Italian journalist Gian Antonio Stella from Corriere Della Sera has had the enviable chance of interviewing Martin Scorsese in New York a few weeks back when he was shooting the Dolce&Gabbana The One TV ad campaign. Enjoy the play between these two Italians.
“I’m still the son
of Sicilian labourers”
Dwarf tossing! How could Martin Scorsese resist the idea of shooting a film about the violence of Wall Street? After all, this is the place where the young and arrogant Godfathers of the financial universe, having already tried everything possible, are forced to invent new forms of stress relief, such paying Grumpy five thousand dollars to be hurled towards a target instead of darts.
Of course, it’s a vulgar, suit-and-tie kind of violence, not like the bloodbaths in Goodfellas and the other films where the director has depicted the world of the districts he grew up in, where “fear had become a system for life, or survival”. And yet, the starting point is Jordan Belfort, the finance shark who became immensely wealthy in the 80s (“the year I turned 26, I made 49 million dollars, which really pissed me off because it was three shy of a million a week”) carrying out daring raids at the expense of savers until finally ending up ruined and in jail. This doesn’t sound so far removed from the happy-go-lucky bullish killers of Little Italy with the motto: make as much money as possible as quickly as possible. “Sorry, I went to bed at five AM to finish the film and I have a flight to Los Angeles in three hours”, go away and we’ll put the table back.”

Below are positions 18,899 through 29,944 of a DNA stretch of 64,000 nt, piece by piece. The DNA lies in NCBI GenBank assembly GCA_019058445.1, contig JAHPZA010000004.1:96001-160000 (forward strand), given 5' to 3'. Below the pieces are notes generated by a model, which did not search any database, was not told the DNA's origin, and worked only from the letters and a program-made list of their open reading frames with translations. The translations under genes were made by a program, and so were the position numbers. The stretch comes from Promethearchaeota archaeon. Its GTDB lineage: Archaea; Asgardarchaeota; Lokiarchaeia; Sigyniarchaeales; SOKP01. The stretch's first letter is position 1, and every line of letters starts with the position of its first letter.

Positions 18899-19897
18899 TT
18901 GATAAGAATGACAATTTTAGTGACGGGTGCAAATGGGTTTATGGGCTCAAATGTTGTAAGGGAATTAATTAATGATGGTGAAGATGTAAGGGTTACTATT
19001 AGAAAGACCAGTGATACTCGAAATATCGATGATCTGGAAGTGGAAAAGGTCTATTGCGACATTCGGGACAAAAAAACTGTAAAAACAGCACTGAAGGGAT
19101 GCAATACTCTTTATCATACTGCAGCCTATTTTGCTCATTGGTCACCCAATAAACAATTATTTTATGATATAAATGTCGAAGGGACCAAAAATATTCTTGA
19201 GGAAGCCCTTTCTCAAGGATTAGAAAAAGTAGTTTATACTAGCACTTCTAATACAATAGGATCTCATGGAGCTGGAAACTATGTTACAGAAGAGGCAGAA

The Wolf of Wall Street, which revolves around the roguish charm of Leonardo DiCaprio, has ended up an epic. There are simply too many stories crammed into Belfort’s autobiography of the same name, published in Italy by Rizzoli. The yacht covered with “enough teak to keep a crew of twelve people busy with paintbrushes and varnish on their knees from morning to evening”, the abuse of “Quaaludes, cocaine, crack, smoke, Xanax, Valium, Ambien, speed, morphine”, the chimpanzee on roller skates, banknotes thrown away like trading cards as a sign of contempt for “normal” people, high-class call girls paid for by credit card…